COLUMBUS (WCMH) — Ohio Gov. Mike DeWine announced he’s granting seven commutations to prisoners and denying 84.
Those commuted include:
- Henry Thompson, 73 – Two 2nd degree felony Drug Trafficking
- Roger Cole, 68 – 2nd degree felony Theft charge
- Deborah Frohnapple, 63 – 5th degree felony forgery, 3rd degree felony theft, 3rd degree felony money laundering
- Fred James Jr., 64 – Two 1st degree felony Drug Trafficking, 5th degree felony Poss. Of Criminal Tools
- Thomas Noe, 65 – 1st degree felony Engage in Corrupt Acts, 1st degree felony Theft, 3rd degree felony Theft, 3rd degree felony Money Laundering, 5th degree felony Forgery
- Freda Carnes, 65 – 3rd degree and 4th degree felony Drug Trafficking
- Alexis Martin, 22 — aggravated murder and felonious assault. Click here to read more
As of Thursday, 489 Ohio inmates have tested positive for COVID-19 and four have died with all four coming at the Pickaway Correctional Institution.
“We get hundreds of requests coming directly out of prisons and many of them are from people who are in for some very, very serious offenses,” DeWine said.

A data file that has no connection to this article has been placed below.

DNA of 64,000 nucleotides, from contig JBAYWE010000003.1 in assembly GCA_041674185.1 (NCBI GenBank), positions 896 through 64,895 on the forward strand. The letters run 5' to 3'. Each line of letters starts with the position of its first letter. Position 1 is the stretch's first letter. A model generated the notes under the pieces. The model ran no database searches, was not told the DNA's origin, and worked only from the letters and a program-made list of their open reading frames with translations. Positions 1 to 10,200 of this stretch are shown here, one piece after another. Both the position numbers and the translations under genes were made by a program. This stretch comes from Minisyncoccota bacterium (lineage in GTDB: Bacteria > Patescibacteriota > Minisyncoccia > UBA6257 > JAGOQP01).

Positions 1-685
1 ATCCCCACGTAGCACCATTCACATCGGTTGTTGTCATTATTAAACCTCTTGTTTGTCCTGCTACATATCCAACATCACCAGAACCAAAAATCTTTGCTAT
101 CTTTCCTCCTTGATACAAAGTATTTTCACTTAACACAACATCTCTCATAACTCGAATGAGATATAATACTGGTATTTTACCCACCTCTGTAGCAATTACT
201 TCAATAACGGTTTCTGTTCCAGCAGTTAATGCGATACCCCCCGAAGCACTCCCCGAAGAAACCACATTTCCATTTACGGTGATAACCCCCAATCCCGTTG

Two weeks ago, DeWine laid out a plan to release some state prison inmates early to prevent the spread of the coronavirus in the state’s correctional facilities.
“Whenever we have a gathering of people during this coronavirus crisis, we worry about it,” DeWine said. “And so prisons are, by their nature, are a gathering of a number of people.”
On April 7, the Ohio Department of Rehabilitation and Correction identified 167 inmates who meet the criteria for the early release. Those who have 90 days or less to serve are eligible, but there are many restrictions in place for who can get released early.
Inmates who have committed the following crimes are not eligible for early release:
- Sex offenders
- Homicide-related offenses
- Ethnic intimidation
- Making terroristic threats
- Domestic violence
In addition, inmates who fall under the following criteria will not be eligible:
- Denied judicial release in the past
- Had prior incarcerations in Ohio
- Are not interstate offenders
- Have warrants or detainers
- Those who have serious prison rule violations.
As governor, DeWine does not have the power to immediately release prisoners. However, a state law does allow the director of the Department of Rehabilitation and Corrections alert a state committee, the Correctional Institution Inspection Committee, to an overcrowding emergency and recommend certain inmates be released, which is how the state is going to requests the emergency releases.
DeWine does have the ability to commute sentences; however, those require a 60-day notice to judges, prosecutors, and victims.
To that end, DeWine is requesting the cases involving the selected inmates waive that notice and allow the cases proceed directly to the parole board.
Vicitms will still be given notice and will be able to make a statement to the parole board.